Top 10 Myths about Reverse Mortgages
Myth 1 – The bank takes the house! With a reverse mortgage, the borrower retains title to the home throughout the life of the reverse mortgage. The bank is not on title. They can move or sell at any time. The borrower cannot be forced out of his or her home, as long as property charges such as taxes and insurance are paid and the home is maintained in reasonable living condition. Once the last borrower permanently moves out of the home, the bank doesn’t take the house; the loan simply must be repaid. Most properties secured by reverse mortgages still have equity when a maturity event occurs and therefore the borrower or heirs choose to sell the home to repay the loan.
Myth 2 – The home must be paid off or be debt‐free to qualify for a reverse mortgage. Not true. As long as there is sufficient equity in the property, the homeowner may be eligible for a reverse mortgage. In fact, many seniors use a reverse mortgage to pay off an existing mortgage in order to eliminate a required monthly mortgage payment.
Myth 3 – The borrower could end up owing more than the home is worth. Fact is, the borrower or his estate can never owe more than the value of the home upon repayment, regardless of what happens in the future. The products are structured as non-recourse loans and insured by the Federal Housing Administration, an arm of the U.S. Department of Housing and Urban Development (HUD).
Myth 4 – Reverse mortgages are only for seniors in need, or for the ‘house rich, cash poor.’ Many times that’s the case. However, the reverse mortgage is an excellent financial planning tool that has been used by homeowners to enhance their retirement years. Even seniors with million-dollar homes use a reverse mortgage to put themselves in a better financial position. One man simply put it this way: “I don’t like my money tied up in brick and mortar.”
Myth 5 – When a reverse mortgage becomes due, the bank sells the home. The borrower is in control of the home and retains title, not the bank or lender. So while it’s common for the borrower or the heirs to sell the home to repay the loan, it’s a decision the borrower or his heirs should make. Of course they also has the option of refinancing the home in order to repay the loan.
Myth 6 – It’s cheaper to move to a smaller house. But what if the folks want to stay where they are? What’s more, while doing so might be right for different reasons, seniors need to analyze their costs carefully before making this assumption. The process of selling a home and moving into a new home can be expensive. The typical real estate commission of 6% on a $300,000 home would be $18,000. Add moving costs plus the effect of disrupting their lives and relationships and the decision is not so simple.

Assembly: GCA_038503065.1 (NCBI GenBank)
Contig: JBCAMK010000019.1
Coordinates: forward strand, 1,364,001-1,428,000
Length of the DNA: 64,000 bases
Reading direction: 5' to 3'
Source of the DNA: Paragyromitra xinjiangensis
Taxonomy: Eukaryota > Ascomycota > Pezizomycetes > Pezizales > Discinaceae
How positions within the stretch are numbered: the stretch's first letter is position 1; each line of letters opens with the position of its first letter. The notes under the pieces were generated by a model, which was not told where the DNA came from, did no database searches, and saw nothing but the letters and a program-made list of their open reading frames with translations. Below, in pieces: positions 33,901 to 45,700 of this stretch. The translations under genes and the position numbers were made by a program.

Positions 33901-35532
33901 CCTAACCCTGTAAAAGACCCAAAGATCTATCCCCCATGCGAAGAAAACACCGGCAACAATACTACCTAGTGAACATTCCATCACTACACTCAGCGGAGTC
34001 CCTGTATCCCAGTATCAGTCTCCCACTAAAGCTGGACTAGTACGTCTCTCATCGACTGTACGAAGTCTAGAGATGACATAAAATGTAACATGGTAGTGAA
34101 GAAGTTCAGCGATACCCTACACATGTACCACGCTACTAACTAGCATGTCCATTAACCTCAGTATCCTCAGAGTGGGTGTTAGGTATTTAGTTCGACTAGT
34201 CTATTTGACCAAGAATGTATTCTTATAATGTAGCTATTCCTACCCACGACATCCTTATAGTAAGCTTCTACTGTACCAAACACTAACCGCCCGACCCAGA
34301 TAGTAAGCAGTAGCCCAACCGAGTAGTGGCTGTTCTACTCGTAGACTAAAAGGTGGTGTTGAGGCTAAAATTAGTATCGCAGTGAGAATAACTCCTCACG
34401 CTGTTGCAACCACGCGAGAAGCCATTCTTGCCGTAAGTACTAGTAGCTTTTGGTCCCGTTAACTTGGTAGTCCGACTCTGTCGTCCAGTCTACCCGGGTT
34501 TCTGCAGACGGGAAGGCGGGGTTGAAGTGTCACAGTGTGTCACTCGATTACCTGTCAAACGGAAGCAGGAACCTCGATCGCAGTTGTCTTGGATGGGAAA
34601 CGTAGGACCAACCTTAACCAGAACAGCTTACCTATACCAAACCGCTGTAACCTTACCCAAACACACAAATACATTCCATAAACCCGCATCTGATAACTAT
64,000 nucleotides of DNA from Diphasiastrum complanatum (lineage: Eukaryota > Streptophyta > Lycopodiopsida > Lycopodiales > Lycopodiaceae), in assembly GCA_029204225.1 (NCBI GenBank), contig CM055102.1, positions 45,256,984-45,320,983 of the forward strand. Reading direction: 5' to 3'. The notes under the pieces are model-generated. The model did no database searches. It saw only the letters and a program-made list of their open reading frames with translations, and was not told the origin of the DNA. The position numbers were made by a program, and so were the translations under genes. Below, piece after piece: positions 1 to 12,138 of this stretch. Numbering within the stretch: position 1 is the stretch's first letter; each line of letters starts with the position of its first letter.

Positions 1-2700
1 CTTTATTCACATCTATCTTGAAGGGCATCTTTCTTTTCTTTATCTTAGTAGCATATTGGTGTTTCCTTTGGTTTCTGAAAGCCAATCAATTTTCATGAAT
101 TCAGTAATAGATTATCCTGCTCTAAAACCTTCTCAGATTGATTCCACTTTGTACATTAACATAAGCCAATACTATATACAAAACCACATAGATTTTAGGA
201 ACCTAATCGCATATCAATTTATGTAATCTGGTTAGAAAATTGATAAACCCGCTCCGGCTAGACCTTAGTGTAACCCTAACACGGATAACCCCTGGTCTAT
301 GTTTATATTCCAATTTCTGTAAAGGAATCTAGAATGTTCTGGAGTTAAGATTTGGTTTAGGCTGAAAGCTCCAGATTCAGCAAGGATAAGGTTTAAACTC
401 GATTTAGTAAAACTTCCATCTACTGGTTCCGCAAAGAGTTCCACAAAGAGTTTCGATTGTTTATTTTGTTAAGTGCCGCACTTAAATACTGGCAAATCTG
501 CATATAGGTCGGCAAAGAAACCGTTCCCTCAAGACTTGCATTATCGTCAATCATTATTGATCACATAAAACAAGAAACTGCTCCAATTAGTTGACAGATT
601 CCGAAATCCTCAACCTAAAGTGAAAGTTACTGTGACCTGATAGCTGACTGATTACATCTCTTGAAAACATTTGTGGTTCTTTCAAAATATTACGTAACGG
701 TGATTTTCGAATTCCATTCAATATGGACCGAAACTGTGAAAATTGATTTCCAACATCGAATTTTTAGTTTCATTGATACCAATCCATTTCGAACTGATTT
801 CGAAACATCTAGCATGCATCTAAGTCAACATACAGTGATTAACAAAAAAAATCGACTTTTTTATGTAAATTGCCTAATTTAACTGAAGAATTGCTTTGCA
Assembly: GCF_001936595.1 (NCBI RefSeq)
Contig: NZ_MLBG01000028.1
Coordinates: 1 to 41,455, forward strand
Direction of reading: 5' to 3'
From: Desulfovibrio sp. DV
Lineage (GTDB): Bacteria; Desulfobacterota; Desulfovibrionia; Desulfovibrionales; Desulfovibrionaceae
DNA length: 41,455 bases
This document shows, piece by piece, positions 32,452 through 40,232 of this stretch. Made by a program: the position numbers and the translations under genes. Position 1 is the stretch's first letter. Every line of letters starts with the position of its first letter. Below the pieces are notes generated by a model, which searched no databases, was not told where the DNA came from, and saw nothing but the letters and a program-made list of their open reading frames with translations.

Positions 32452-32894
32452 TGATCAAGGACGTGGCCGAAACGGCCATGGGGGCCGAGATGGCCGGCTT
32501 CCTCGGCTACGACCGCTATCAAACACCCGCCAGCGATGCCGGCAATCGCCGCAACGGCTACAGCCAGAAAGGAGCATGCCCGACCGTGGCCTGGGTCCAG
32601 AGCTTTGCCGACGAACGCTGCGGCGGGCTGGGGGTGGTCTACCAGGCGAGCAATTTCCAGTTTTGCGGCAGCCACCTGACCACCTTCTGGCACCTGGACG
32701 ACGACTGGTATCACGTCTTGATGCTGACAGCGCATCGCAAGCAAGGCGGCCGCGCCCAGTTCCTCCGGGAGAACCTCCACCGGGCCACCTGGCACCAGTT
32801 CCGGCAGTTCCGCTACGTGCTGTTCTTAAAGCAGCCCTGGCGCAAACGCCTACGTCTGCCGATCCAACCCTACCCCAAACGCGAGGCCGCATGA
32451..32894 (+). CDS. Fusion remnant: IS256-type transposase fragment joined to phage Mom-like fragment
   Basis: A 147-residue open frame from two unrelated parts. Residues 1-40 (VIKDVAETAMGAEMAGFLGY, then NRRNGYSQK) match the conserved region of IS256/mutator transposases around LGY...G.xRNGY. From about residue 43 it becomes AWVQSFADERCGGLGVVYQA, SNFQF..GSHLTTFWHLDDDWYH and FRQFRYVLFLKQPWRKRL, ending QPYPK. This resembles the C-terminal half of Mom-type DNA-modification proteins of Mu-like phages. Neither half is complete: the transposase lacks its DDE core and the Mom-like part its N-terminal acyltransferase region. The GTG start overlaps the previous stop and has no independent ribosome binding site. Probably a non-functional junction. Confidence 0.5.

Myth 7 – Children want the home or don’t feel comfortable with a reverse mortgage. Seniors are encouraged to talk with their children about reverse mortgages. Heirs will still receive the house. Very few children will ever actually live in the home and fewer and fewer are expecting to receive an inheritance from their parents. Some children are happy that their parents have a financial solution available to help them live a more independent and financially secure life.
Myth 8 – Reverse mortgage proceeds will impact Social Security and Medicare benefits. A reverse mortgage will generally not affect regular Social Security payments or Medicare benefits. Depending upon the borrower’s situation, a reverse mortgage may affect benefits one receives, if any, from the Federal Supplemental Security Income (SSI) program, or state‐administered programs like Medicaid. It is recommended that the borrower speak with his or her financial advisor and appropriate governmental agencies.
Myth 9 – There are restrictions on how the money is used. Actually there are no restrictions. The cash proceeds from the reverse mortgage can be used for any purpose. They can go to Vegas and put it all on red or black (not recommended). Many seniors have used reverse mortgages to travel, pay off debts, help their kids, make their home more livable, pay off more expensive credit, conserve their portfolio, make a luxury purchase or just live more comfortably.
Myth 10 – Receiving the money means more income taxes. The cash proceeds from a reverse mortgage are tax free. In essence, the homeowners are lending themselves money. It can be a lifeline for some, an inspiration for others, working in tandem with an astute financial advisor.